COLLEGE PARK, Md. – When I looked at Iowa's future football schedule two weeks ago, I saw a bunch of run-first teams coming down the pike and figured that would play right into the Hawkeyes' hands.
Iowa's rush defense was ranked seventh nationally at the time, allowing an average of 93.2 yards through five games. It was clearly the strength of this team.
Now, my assumptions are under review. In a victory over Indiana and Saturday's loss at Maryland, those teams combined for 528 rushing yards and a per-carry average of 6.2. The first five teams averaged 2.9 yards per carry.
Iowa coach Kirk Ferentz said that trend is troubling, but wouldn't go so far as calling it a crisis. Call it what you want. If Iowa can't stop the run in the weeks ahead, bowl eligibility might be the highlight of the season.
The Hawkeyes have allowed six rushing touchdowns over the last two games, and eight for the season. Last year's team allowed eight the entire campaign.
Three of the remaining five games are against foes ranked in the top 25 nationally in rushing. Wisconsin is No. 1 at 343 yards a game. Nebraska is sixth at 293.6 yards. Minnesota is 25th, averaging 222.4 yards.
The Hoosiers are No. 7. And Tevin Coleman, the nation's second-leading rusher, accounted for 219 by himself against the Hawkeyes. Wisconsin's Melvin Gordon leads the nation at 174.3 yards a game. Ameer Abdullah of Nebraska is fourth, at 146.3. And David Cobb of Minnesota is fifth, at 144.7.
I give Ferentz a thumbs-up for his frankness about the poor effort turned in by players -- and coaches -- after Saturday's loss. I don't envy the challenge he faces in the weeks ahead.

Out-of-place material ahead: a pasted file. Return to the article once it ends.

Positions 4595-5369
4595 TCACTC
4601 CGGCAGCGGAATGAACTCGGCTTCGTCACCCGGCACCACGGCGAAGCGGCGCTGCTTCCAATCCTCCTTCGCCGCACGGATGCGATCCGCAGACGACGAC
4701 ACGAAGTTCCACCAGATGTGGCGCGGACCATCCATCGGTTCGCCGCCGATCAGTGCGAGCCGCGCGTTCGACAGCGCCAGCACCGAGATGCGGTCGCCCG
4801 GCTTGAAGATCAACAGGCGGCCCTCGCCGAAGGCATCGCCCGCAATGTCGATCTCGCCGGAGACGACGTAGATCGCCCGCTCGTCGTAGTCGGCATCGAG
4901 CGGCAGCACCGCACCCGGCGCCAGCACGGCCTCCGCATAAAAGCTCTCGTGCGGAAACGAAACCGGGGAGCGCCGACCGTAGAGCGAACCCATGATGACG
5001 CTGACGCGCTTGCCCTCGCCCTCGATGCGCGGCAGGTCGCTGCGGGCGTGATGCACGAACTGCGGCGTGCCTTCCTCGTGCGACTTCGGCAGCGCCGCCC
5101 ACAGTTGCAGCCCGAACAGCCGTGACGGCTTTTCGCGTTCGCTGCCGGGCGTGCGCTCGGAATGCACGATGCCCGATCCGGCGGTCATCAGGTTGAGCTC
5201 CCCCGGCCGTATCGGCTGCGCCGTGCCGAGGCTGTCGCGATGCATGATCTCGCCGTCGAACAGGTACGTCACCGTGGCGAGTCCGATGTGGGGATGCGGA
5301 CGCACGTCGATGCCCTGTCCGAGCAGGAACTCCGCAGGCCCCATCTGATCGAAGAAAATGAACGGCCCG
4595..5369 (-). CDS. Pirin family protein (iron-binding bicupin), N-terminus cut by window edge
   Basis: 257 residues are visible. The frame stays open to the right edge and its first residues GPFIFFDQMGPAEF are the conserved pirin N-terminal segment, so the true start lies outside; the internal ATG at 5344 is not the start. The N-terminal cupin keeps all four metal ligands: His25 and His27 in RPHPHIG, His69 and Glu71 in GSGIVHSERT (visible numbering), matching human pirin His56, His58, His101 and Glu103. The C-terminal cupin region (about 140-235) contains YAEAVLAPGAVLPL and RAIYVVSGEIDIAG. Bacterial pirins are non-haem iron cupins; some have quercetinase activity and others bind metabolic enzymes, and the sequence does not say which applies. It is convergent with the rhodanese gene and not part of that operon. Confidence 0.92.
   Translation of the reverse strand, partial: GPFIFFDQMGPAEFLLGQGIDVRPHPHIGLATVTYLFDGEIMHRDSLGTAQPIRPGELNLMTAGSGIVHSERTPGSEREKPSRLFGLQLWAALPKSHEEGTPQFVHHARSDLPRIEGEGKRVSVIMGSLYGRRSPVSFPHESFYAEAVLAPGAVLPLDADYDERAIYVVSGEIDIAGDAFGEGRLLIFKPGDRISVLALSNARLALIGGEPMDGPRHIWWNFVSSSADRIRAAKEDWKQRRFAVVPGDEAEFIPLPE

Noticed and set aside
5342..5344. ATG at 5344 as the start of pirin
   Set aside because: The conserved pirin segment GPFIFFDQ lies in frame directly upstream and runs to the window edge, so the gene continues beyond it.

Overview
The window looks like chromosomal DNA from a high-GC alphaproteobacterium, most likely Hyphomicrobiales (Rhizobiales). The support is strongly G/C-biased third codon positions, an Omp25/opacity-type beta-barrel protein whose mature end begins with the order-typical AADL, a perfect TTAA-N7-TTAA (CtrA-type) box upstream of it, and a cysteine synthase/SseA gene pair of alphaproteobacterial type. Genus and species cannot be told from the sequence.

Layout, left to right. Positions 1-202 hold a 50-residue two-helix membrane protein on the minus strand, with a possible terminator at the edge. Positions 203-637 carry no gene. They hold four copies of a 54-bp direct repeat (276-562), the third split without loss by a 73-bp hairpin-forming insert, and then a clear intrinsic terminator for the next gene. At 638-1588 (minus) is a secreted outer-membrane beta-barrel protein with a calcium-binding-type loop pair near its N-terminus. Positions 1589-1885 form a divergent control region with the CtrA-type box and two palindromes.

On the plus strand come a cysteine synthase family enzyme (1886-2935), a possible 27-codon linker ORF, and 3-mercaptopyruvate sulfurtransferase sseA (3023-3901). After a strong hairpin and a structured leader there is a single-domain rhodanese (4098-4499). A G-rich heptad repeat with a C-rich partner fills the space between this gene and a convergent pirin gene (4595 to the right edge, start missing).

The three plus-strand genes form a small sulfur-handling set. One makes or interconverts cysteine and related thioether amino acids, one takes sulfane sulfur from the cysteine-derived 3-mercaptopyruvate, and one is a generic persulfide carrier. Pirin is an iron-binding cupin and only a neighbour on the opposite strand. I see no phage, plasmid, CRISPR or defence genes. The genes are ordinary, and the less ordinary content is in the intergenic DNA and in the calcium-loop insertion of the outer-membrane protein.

Next up is Northwestern, a team that has traditionally given Ferentz teams fits, on Nov. 1. The Wildcats are just 102nd in the country in rushing at 130.2 yards a game. But nothing can be taken for granted. Maryland is the nation's 84th-best rushing team at 150.6 yards after running for more than two football fields against the Hawkeyes. Of those 212 yards, 172 came in the first half.
Maybe as troubling as Iowa's rush defense is its own inability to run the ball. The Hawkeyes are averaging just 146.3 yards a game. That's down more than 30 yards from a season ago. Iowa rushed for just 116 yards in 31 carries against Maryland, a team that entered the game 13th in the Big Ten in rush defense at 212 yards.
"Very disappointing," Iowa left tackle Brandon Scherff said. "We didn't do our job up front. Especially me."
But the issues don't rest solely with poor execution up front. Iowa's lack of a home-run hitter at running back has also impeded the effectiveness of the offense. Numerous times, plays have been blocked well enough for big gains if the Hawkeyes had a back who could get downfield in a hurry. Mark Weisman, who is 10th on Iowa's career rushing chart with 2,217 yards, hits the hole with power but doesn't have flashing speed.
Jordan Canzeri showed a burst last season, but injuries have slowed him down. Damon Bullock is at his best as a receiver, in open space. LeShun Daniels seems to be a Weisman-Canzeri hybrid.
Jonathan Parker has speed, but his 5-foot-8, 180-pound frame isn't built for the pounding a running back takes. Parker's 60-yard touchdown run on a jet sweep against Indiana is Iowa's only rushing gain of more than 45 yards over the past three seasons. The Hoosiers' Coleman had scoring runs of 45, 69 and 83 yards against the Hawkeyes.
Iowa's run game did show an occasional spark before offensive coordinator Greg Davis went pass-heavy in Saturday's second half. The Hawkeyes rushed the ball 19 times in the first half to just 12 times in the second half. They passed it 13 times in the first half, 43 in the second.
That equals 56 passes. And one telling loss.
Hawkeye columnist Rick Brown is a 10-time Iowa Sportswriter of the Year. Follow him on Twitter: @ByRickBrown.